- Matthew Stafford is the most underappreciated superstar in football, and he gives the Lions a fighting chance to make the playoffs this season.
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Lions 2018 win total: 8 (+130 over, -150 under)
Lions 2017 record: 9-7
Key offseason acquisitions: HC Matt Patricia, LB Devon Kennard, LB Christian Jones, TE Luke Willson, TE Levine Toilolo, RB LeGarrette Blount, DT Sylvester Williams, DT Ricky Jean Francois
Key offseason losses: HC Jim Caldwell, DC Teryl Austin, LB Tahir Whitehead, TE Eric Ebron, DT Haloti Ngata, CB D.J. Hayden, TE Darren Fells, C Travis Swanson
Five things to keep in mind before betting the Lions’ win total
1. Here’s the worst of the bad news: The Vikings play in the NFC North. So does Aaron Rodgers, whose collarbone is once again intact. And now Khalil Mack, one of the top pass rushers in the league, is in Chicago. Detroit squeaked out nine wins each of the past two years, but keep in mind that in 2016 the Vikings were plucking folks off the streets of the Twin Cities to fill out their injury-plagued offensive line, and the Packers, of course, played more than half of last season without Aaron Rodgers. Detroit actually got Brett Hundley twice last season (both wins). The toughness of the NFC North is mitigated somewhat by the matchups with the AFC East (winnable games against three of those opponents) and an early-season matchup at Dallas, who could still be without stud center Travis Frederick.
2. Matthew Stafford is the most underappreciated superstar in football—in large part because the Lions aren’t on TV very much. Since Calvin Johnson’s retirement, Stafford has carried arguably the worst offensive supporting cast in football on his back, a one-dimensional attack with zero threat of a run game, with a bunch of guys who would be second or third receivers on any other team. Stafford’s combination of arm strength, athleticism and ability to make plays late in the down lead to a handful of impossible-to-defend throws every season. And then there’s his flair for the dramatic (an absurd 26 fourth-quarter comebacks in nine seasons—for comparison’s sake Tom Brady has 34 over 17 seasons), which makes Stafford capable of carrying the Lions to wins they have no right getting. However, the supporting cast looks to be much improved this year...
3. No need to waste time documenting the Lions’ comedically poor run game during Stafford’s career. GM Bob Quinn has gone out of his way to correct that. Detroit, on paper, has an elite offensive line—again, no one seems to pay attention to this team, but Decker-Ragnow-Glasgow-Lang-Wagner is without question a top-five group, and is in the running to be the league’s second-best O-line this year (behind Dallas, of course). Now, after clearing out the dead weight left by the last regime, the Lions have a three-headed monster with stud rookie Kerryon Johnson (don’t worry about his light usage in the preseason, there was no need to burn him out), a still-thumping LeGarrette Blount and Theo Riddick, who’s basically the modern-day Danny Woodhead without the stale jokes about scrappiness. The running game has a chance to be great, a complete 180 from every other season of Stafford’s career. If Kenny Golladay turns last year’s flashes into a full emergence in Year 2, the receiving trio of Tate-Marvin Jones-Golladay is quietly pretty good. And, with Stafford throwing to them, potentially even better than that.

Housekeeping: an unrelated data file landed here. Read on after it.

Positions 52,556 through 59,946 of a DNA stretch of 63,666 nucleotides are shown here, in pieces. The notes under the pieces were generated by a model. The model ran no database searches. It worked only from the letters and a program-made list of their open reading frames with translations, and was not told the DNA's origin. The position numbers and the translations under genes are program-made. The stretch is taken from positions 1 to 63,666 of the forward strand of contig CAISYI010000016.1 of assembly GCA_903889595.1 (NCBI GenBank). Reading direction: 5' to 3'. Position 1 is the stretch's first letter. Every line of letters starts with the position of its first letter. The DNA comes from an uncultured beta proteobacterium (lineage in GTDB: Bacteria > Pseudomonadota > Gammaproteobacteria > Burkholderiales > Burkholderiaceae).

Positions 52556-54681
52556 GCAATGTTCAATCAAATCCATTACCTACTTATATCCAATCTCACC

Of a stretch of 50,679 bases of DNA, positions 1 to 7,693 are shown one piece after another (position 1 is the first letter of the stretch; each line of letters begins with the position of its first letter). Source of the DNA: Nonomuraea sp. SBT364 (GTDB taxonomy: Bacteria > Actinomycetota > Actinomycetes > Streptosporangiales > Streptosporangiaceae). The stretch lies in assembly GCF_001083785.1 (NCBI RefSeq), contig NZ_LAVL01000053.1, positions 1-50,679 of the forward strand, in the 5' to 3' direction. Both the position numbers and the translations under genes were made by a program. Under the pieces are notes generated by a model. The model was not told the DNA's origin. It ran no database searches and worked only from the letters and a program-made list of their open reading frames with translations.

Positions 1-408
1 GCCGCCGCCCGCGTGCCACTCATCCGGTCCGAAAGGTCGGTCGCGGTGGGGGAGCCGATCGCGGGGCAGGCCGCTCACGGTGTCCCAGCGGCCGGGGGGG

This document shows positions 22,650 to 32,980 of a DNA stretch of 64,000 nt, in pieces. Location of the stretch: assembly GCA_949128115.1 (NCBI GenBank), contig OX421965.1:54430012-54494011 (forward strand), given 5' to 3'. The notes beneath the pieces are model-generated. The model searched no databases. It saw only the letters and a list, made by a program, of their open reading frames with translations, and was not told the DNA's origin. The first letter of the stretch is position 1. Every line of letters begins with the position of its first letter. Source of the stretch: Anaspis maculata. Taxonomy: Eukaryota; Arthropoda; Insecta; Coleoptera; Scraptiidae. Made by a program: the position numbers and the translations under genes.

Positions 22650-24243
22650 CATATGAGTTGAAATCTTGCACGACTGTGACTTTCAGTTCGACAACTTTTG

4. It’s too early to make a determination on Matt Patricia (on account of his zero meaningful games as a head coach), and you worry about the lack of a pass rush. But the Lions are loaded with quietly excellent players on the back seven, led by rising second-year stud linebacker Jarrad Davis (whose limited usage last season was nothing short of baffling). Quandre Diggs is a prototypical safety for the modern era, capable of coming down an covering like a cornerback, and Darius Slay is a legitimate No. 1 corner. There’s plenty here for Patricia to work with—significantly more talent than he had last year in New England.
5. One thing that’s come out of Detroit the past two summers—the team is finding things especially difficult around cut-down time. Basically, the Lions feel like they have a surplus of quality players; the roster might be short on headliners, but depth matters in the NFL. Like any team, they can’t afford to lose their superstar QB, but Detroit is uniquely equipped to survive a rash of injuries should it come.
PICK: OVER 8 Wins
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